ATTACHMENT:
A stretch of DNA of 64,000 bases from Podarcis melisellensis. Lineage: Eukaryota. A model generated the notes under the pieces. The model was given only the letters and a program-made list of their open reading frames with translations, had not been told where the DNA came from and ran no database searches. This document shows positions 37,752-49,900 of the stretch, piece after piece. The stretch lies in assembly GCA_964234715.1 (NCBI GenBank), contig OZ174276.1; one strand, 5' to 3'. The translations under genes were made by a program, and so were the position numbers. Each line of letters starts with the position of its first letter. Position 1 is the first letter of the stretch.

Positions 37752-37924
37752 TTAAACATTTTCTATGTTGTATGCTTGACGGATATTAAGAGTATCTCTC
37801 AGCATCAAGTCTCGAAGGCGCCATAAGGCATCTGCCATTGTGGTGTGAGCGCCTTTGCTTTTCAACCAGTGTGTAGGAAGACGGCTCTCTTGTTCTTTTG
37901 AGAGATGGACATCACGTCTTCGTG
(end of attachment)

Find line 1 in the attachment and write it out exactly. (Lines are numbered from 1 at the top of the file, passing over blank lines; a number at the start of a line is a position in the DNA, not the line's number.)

A stretch of DNA of 64,000 bases from Podarcis melisellensis. Lineage: Eukaryota. A model generated the notes under the pieces. The model was given only the letters and a program-made list of their open reading frames with translations, had not been told where the DNA came from and ran no database searches. This document shows positions 37,752-49,900 of the stretch, piece after piece. The stretch lies in assembly GCA_964234715.1 (NCBI GenBank), contig OZ174276.1; one strand, 5' to 3'. The translations under genes were made by a program, and so were the position numbers. Each line of letters starts with the position of its first letter. Position 1 is the first letter of the stretch.